Make story time a regular routine in your home, and you’ll see your child’s brainpower grow. (Photo: Stocksy)
Want to jumpstart your preschoolers’ academic and social skills — while also having fun?
It’s simple: Read stories to them. A new study found that kids between the ages 3 and 5 who were read to by their parents had greater neuron activity on the left side of the brain, which helps develop literacy by controlling comprehension of words, language processing, and visual imagery.
While previous research has indicated that kids whose parents were committed to regular story time had more mature oral language skills, this is the first study to reveal (via real-time MRI scans) that listening to stories read by a mom or dad can actually change a child’s brain biologically.
“Reading to kids really changes their brains, even at a very young age,” Tzipi Horowitz-Kraus, Ph.D., study coauthor and program director of the Reading and Literacy Discovery Center at Cincinnati Children’s Hospital Medical Center, tells Yahoo Parenting. “This helps prepare them to learn academically and also helps them socially when it comes to interacting with their peers.”
The study, which will be published in the August 10 issue of Pediatrics, looked at MRI scans of the brains of 19 children between the ages of 3 to 5 as they listened to prerecorded stories and a variety of sounds.
The research team then asked their parents how often they read aloud to their kids. They also questioned the moms and dads on how literate their home environment was — for example, if they had books and other reading material around the house, as well as stimulating toys and games.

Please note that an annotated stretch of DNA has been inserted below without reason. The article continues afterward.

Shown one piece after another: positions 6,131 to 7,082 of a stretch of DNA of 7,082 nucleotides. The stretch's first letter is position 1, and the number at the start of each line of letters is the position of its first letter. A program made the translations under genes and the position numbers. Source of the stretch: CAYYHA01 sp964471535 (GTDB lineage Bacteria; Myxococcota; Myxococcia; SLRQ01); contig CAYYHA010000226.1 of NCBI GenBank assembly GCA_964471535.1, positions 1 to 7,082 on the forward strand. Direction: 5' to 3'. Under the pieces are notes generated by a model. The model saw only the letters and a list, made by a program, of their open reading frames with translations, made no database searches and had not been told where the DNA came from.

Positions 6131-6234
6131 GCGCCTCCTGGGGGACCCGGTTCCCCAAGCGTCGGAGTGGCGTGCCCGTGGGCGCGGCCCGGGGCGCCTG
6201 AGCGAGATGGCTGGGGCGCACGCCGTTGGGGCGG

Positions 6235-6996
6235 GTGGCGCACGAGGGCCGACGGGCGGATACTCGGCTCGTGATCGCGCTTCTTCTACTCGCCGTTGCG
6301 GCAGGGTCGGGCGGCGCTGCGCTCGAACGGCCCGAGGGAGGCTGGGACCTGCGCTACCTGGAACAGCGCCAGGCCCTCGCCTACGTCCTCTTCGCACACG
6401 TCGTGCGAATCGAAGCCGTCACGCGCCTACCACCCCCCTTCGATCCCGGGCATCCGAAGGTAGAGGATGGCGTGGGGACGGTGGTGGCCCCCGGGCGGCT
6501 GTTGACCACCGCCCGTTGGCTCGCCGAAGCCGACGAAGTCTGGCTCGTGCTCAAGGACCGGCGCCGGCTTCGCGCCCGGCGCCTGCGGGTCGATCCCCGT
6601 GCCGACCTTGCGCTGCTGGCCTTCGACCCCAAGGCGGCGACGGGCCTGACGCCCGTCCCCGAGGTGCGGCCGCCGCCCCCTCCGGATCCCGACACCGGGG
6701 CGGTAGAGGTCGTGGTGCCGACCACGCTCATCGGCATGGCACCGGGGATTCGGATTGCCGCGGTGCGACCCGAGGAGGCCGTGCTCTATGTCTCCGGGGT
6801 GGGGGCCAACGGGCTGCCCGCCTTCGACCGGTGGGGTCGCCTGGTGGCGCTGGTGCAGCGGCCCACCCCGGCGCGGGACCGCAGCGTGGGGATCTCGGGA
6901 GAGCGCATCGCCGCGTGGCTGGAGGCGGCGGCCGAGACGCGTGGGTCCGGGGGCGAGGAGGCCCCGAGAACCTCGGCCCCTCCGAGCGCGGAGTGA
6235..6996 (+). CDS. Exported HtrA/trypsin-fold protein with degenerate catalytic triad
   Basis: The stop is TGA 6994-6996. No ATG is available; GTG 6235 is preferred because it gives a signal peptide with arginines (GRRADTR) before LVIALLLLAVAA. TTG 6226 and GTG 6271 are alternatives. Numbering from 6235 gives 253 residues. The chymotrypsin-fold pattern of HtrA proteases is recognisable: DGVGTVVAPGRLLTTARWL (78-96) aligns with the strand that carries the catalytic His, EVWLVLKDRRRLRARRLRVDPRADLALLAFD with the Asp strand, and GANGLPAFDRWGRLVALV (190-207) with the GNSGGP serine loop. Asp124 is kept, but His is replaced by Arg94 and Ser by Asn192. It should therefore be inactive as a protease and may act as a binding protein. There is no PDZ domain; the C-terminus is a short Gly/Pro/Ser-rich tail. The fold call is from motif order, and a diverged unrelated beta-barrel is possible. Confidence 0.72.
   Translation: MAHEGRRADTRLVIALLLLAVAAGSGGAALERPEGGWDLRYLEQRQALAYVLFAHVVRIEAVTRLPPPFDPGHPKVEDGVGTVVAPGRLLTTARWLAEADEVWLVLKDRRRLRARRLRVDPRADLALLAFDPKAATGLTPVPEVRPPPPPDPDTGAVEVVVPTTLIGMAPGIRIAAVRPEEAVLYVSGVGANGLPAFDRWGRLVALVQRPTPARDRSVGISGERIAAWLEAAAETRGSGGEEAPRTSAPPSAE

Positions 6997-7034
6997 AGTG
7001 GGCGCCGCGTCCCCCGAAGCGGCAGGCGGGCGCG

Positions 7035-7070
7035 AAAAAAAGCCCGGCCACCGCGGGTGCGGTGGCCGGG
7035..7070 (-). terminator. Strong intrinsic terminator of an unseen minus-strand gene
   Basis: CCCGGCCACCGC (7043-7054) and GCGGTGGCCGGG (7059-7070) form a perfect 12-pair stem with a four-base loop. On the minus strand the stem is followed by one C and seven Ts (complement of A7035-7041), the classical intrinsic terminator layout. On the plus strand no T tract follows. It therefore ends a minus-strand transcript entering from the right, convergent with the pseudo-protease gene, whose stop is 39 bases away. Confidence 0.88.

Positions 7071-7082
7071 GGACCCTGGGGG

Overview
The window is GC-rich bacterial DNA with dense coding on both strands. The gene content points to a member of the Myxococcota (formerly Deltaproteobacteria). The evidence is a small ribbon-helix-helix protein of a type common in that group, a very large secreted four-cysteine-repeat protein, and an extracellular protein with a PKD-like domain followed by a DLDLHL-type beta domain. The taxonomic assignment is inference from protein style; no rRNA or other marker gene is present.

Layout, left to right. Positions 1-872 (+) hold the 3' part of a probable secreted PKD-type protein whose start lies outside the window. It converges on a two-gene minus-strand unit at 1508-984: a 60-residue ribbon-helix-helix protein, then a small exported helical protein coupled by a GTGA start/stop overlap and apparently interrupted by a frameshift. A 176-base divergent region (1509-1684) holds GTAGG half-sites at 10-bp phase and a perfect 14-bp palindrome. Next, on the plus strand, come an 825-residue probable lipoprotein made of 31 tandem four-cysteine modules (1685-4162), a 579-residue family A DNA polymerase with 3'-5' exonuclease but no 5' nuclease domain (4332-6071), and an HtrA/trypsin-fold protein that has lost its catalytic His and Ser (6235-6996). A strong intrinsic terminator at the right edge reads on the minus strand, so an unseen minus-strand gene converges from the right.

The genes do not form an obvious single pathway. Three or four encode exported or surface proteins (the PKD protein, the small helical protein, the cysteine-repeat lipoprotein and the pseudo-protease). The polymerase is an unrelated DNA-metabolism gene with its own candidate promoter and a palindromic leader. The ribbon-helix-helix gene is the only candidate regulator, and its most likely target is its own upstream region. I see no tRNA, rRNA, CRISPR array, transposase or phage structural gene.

The results showed that the more often the preschoolers were read to at home and the more literate their home environment was, the more active their brain activity was, especially in the part of the brain where words are matched to meanings and combined with visual imagery.
“It’s too early to tell if that means kids who are read to at home will have higher IQs, but we can say that being read to engages parts of the brain that contribute to reading comprehension down the road,” says Horowitz-Kraus.
The study doesn’t state exactly how often parents should read to their kids. But the American Academy of Pediatrics advises parents of preschoolers to set aside at least a few minutes per day for story time.
“In the study, we looked at kids who were read narrative stories, but I assume that the same effect may be seen in different types of narratives, as long as they are engaging and stimulating,” says Horowitz-Kraus.
“Reading to your child is fun, important, and a way to bond,” she says. “There’s no more secure environment for a kid than to be sitting close and reading with a parent. This new research provides evidence that it also helps a child’s developing brain. Everybody wins.”